Personal Finance the Lazy Way

This is a guest post by Lazy Man from Lazy Man and Money.

A lot of people ask me why I go by the name Lazy Man. I wanted to convey the message that managing your money doesn’t have to be a lot of work. If a Lazy Man like me can do it anyone can do it. It’s about thinking smarter, not working harder. I like to divide most money management into three areas: saving your money, growing your money, and protecting your money.

Save Your Money

If you are like me, you have a friend who spends money everywhere… and then complain that they have no money. You see them buy a designer purse or fancy tablet computer and just shake your head. In the Lazy Man plan to being rich, the smart person watches his/her spending. I don’t budget every dollar. I just think twice before I make a purchase. The more expensive the purchase the longer I think about it. During this time, I’m able to research prices and pounce on the best bargain.

To help you save money, I created a page with links to literally hundreds of a ways to save money on just about anything.

Grow Your Money

Assuming that you are saving money from the first step, the next thing you want to do is grow the money. How are you going to do that? The simple answer is investing. People write entire books on investing, but I have to make due in only a few sentences. I tend to invest in Exchange Traded Funds (ETFs) from Vanguard. The company is known for having very low expense ratios associated with its investing products. I like to invest in the Vanguard Total Stock Market Index (VTI) and the Vanguard FTSE All-World ex-US ETF (VEU). A more conservative investor would look to add some bonds to the mix as well.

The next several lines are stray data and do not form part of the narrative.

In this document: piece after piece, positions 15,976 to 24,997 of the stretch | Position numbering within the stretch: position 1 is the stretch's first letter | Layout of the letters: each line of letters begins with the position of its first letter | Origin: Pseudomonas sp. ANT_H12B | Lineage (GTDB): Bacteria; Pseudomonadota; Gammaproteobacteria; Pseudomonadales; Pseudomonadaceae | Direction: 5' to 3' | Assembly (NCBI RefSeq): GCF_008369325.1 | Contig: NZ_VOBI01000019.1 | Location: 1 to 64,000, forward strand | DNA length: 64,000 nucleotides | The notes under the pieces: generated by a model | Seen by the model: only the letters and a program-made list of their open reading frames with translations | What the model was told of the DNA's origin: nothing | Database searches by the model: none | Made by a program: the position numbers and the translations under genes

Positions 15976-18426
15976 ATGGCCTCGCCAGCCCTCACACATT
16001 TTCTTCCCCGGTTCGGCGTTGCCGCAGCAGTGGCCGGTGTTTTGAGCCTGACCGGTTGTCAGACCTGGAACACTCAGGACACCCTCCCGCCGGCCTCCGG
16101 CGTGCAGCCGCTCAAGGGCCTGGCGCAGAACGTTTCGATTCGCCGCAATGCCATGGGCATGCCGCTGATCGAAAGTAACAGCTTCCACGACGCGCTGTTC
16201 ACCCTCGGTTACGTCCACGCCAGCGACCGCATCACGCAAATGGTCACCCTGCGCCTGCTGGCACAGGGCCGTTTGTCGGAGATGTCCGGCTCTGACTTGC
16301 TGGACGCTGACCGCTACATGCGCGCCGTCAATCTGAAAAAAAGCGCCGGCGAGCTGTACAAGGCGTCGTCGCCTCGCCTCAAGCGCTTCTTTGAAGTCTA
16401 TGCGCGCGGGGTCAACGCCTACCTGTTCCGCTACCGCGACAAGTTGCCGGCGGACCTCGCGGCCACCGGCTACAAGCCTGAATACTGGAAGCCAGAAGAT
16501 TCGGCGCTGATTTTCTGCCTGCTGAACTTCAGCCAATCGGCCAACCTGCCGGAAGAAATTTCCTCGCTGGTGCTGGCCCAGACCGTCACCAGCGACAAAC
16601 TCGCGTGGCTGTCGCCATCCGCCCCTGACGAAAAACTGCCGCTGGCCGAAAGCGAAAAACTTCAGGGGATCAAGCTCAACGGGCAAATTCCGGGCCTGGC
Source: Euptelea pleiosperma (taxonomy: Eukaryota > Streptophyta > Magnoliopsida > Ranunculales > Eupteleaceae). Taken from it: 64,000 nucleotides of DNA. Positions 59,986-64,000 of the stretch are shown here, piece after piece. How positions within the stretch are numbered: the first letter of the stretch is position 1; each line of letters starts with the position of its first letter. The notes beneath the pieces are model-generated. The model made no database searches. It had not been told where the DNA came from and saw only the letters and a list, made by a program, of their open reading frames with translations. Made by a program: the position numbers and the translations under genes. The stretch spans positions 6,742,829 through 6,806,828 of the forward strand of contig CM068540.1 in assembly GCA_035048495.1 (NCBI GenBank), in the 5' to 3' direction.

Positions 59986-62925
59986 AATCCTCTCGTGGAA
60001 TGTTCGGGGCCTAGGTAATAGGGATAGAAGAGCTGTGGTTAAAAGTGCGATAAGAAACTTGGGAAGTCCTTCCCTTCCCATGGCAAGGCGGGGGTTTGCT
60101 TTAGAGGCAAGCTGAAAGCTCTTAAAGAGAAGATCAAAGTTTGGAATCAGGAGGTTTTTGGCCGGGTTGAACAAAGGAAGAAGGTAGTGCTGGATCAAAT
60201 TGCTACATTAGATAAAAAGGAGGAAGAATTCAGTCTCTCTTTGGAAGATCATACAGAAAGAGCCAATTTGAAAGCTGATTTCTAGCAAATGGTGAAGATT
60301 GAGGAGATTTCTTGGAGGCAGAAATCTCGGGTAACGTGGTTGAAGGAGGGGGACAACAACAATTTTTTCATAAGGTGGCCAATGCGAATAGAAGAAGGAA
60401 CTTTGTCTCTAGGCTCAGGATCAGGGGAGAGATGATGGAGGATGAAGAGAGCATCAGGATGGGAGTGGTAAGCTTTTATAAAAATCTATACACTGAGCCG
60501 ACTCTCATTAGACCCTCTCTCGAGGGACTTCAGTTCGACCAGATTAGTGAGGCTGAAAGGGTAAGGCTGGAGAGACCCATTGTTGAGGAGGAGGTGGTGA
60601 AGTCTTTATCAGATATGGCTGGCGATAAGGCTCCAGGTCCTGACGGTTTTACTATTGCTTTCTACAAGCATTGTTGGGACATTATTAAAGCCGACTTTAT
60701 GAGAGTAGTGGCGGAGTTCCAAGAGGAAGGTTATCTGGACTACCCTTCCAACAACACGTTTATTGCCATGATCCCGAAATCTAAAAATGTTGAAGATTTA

One area that most people overlook are their everyday accounts. Interest rates are pretty unexciting now, but historically you can make a couple of percent by simply signing up and using an interest checking account.

Protect Your Money

One of the most overlooked areas of money management is protecting your money. For many people, this can be summarized by having the proper insurance. That’s a no-brainer.

Something that few people think about is their health. Health emergencies pop up for many people and they can be expensive. Keeping the doctor away is good for your wallet. My advice here shouldn’t
surprise, “Eat well and exercise.”

My final advice here is avoid scams and scammers who want to separate you from your money. In particular, I recommend staying away from multi-level marketing companies where independent business owners makes outrageous health claims that are not approved by the FDA. Two particular products that seemed geared towards that are MonaVie and Protandim

Author: Jeremy Vohwinkle

My name is Jeremy Vohwinkle, and I’ve spent a number of years working in the finance industry providing financial advice to regular investors and those participating in employer-sponsored retirement plans.

2 comments
CreditsPoint
CreditsPoint

Great article! The main point is - the small stuff will kill your budget. Most people know where their big purchases or spending goes, it's the latte's, snacks and "oh why nots" that cause the cash to vaporize. But sticking to the cash stipend will help deal with that, as long as you can keep disciplined.

Amy
Amy

I read a lot of personal finance blogs and it seems that Vanguard and Fidelity may be the way to go for retirement investing, but I am already invested with American Funds. I never see anyone talk about that company. Does anyone have an opinion about that company?